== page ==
Alfred K. Stern

From KeyWiki
Jump to: navigation, search
Martha and Alfred Stern


Alfred K. Stern, a former Illinois housing administrator who was charged in 1957 with spying for the Soviet Union, died of cancer in June 1986 in his Prague exile, his wife said. He was 88 years old.

Mr. Stern and his wife, Martha Dodd Stern, left the United States in 1953 after being accused of subversive anti-American activities. They were indicted in absentia on espionage charges on Sept. 9, 1957.

The indictment charged them with conspiring to act as Soviet agents, receiving American military, commercial and industrial information and transmitting it to the Soviet Union.

The indictment charged that they used their house in Ridgefield, Conn., for meetings with Soviet agents. The charges were dropped 22 years later, in March 1979, when the Justice Department said witnesses considered essential to the case had died.

In testimony before the House Un-American Activities Committee in 1957, the two were named as members of a Soviet spy ring in the United States. The charge was made by Boris Morros, a Hollywood musician and producer, who said he was a United States agent in the Communist movement for 12 years.

After the couple moved to Prague, Mr. Stern said the charges were fantastic and extraordinary. [1]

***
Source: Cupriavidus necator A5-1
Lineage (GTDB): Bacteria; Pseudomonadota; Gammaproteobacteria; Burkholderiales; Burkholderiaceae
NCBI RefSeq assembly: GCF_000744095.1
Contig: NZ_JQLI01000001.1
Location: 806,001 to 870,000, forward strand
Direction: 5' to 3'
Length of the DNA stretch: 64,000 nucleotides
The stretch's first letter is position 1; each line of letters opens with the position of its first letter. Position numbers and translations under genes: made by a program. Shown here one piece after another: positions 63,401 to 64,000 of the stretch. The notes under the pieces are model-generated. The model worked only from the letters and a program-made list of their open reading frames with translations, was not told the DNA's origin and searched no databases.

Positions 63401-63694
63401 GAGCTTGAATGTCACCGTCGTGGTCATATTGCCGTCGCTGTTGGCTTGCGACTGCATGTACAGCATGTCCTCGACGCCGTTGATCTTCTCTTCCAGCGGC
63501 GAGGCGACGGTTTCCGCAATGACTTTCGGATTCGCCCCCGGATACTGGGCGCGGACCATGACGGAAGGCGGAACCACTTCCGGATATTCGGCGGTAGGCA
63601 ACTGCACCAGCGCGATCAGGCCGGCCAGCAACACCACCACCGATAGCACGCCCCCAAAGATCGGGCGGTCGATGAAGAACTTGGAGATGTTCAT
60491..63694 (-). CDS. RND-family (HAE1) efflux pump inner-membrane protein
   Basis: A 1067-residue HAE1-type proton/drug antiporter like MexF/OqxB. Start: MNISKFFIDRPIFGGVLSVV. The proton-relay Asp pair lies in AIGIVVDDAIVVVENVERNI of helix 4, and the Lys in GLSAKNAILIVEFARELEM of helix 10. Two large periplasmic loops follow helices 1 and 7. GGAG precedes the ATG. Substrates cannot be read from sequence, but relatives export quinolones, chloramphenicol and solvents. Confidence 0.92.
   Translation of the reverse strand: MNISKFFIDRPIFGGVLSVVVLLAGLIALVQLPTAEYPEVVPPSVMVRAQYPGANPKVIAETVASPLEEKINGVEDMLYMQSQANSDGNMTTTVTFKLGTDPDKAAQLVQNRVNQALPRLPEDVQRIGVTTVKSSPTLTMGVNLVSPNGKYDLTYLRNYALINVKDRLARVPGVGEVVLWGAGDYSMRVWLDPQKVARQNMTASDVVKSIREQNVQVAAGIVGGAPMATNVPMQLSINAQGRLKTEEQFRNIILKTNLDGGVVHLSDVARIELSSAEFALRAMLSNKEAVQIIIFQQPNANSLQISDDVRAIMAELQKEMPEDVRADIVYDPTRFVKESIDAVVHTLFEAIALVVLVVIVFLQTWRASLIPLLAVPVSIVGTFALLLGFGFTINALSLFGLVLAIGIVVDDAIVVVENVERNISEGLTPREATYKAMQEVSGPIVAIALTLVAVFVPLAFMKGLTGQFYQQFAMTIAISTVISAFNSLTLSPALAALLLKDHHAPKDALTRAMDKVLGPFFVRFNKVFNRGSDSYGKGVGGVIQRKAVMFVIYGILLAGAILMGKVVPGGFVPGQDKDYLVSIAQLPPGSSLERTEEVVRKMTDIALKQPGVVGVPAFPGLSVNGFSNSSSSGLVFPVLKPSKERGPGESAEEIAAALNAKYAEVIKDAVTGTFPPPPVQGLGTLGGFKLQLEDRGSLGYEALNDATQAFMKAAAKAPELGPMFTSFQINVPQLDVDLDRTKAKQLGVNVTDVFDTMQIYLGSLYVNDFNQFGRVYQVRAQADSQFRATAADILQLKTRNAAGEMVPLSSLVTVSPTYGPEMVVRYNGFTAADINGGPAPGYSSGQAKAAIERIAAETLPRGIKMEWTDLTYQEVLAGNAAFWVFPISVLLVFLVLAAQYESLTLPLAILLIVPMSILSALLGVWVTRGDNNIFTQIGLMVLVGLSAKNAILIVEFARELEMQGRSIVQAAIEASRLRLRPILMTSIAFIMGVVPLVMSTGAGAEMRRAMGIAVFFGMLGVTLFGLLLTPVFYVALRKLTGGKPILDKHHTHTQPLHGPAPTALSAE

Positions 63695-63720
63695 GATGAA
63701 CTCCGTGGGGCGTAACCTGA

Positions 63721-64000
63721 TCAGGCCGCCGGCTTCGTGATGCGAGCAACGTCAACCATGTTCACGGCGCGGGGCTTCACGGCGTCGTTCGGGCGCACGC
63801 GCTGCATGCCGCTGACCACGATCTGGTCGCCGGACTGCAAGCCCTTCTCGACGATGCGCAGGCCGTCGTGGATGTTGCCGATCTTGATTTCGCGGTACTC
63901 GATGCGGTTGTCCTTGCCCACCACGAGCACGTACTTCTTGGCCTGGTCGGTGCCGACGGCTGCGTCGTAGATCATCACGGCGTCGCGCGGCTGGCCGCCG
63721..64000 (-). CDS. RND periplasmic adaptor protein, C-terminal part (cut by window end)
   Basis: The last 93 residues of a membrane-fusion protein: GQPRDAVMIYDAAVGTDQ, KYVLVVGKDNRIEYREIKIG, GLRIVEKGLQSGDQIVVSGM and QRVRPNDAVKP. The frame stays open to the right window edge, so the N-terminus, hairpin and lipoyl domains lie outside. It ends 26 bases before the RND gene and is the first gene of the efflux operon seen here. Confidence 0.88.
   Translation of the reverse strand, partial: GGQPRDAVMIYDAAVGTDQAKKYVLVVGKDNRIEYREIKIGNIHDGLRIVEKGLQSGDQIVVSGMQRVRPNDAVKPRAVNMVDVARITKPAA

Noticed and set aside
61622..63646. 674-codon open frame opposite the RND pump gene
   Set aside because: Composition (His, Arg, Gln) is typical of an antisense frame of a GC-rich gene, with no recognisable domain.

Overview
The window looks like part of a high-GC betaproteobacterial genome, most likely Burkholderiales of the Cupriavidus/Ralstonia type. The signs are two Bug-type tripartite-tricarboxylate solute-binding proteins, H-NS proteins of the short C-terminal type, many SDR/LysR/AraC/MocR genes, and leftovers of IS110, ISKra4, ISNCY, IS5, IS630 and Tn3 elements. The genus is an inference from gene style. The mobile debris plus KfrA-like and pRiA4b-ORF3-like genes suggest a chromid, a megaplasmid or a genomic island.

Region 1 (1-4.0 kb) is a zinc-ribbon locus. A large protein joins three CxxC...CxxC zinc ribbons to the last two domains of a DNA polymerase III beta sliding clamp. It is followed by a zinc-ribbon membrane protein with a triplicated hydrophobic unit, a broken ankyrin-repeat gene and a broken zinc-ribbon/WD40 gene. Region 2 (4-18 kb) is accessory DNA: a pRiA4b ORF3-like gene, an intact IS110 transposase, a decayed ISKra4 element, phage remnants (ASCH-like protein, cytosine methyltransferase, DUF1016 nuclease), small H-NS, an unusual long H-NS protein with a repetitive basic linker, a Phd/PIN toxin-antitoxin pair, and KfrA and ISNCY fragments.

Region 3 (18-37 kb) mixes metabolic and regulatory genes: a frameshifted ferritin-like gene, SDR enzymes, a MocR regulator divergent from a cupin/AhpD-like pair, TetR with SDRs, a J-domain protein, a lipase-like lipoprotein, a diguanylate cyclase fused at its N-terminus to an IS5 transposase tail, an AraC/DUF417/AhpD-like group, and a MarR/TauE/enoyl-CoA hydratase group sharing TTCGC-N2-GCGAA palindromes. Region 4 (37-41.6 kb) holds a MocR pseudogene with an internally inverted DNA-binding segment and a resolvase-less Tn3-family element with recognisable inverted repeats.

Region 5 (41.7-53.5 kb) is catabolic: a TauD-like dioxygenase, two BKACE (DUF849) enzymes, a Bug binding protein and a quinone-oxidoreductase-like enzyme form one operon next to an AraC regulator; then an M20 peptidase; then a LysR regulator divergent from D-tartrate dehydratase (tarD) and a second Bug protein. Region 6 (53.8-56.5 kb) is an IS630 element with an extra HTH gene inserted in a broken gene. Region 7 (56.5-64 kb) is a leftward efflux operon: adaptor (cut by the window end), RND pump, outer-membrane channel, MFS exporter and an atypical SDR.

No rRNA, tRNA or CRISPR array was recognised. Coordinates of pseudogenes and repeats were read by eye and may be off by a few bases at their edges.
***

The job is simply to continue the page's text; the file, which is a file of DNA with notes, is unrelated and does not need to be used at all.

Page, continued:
Background

Mr. Stern was born Nov. 29, 1897, in Fargo, N.D., into a wealthy family. In 1938, he married Martha Dodd, daughter of William E. Dodd, a historian who was the United States Ambassador to Germany in the days before the start of World War II.

Mr. Stern served as chairman of the Illinois State Housing Commission and later as vice president of the National Association of Housing Officials and director and chairman of the Citizens Housing and Planning Council in New York. He also founded the Institute for Psychoanalysis in Chicago.

In the early 1950's, the Sterns became early and persistent targets of Senator Joseph R. McCarthy and his anti-Communist investigations.

The Sterns went to Mexico in 1953, then visited Prague in 1957 and, after staying in the Soviet Union for about a year, settled in Prague in 1958.

In 1963, the Sterns went to Cuba and lived there until 1970 before returning to Prague.

In Prague, Mr. Stern worked as a consultant to the Construction Ministry, using his expertise in housing and construction technology.

He was survived by his wife and son, Robert D. Stern. [2]

Scientific and Cultural Conference for World Peace

Alfred K. Stern was a sponsor of the Scientific and Cultural Conference for World Peace which ran from March 25 - 27, 1949 in New York City. It was arranged by a Communist Party USA front organization known as the National Council of the Arts, Sciences, and Professions. The conference was a follow-up to a similar gathering, the strongly anti-America, pro-Soviet World Congress of Intellectuals which was held in Poland, August 25 - 28, 1948.[3]

References

  1. http://www.nytimes.com/1986/06/24/obituaries/alfred-k-stern-spy-suspect-fled-to-prague-over-charges.html, NYT ALFRED K. STERN, SPY SUSPECT; FLED TO PRAGUE OVER CHARGES Published: June 24, 1986]
  2. http://www.nytimes.com/1986/06/24/obituaries/alfred-k-stern-spy-suspect-fled-to-prague-over-charges.html, NYT ALFRED K. STERN, SPY SUSPECT; FLED TO PRAGUE OVER CHARGES Published: June 24, 1986]
  3. Review of the Scientific and Cultural Conference for World Peace by the Committee on Un-American Activities, U.S. House of Representatives, Washington, D.C., April 19, 1949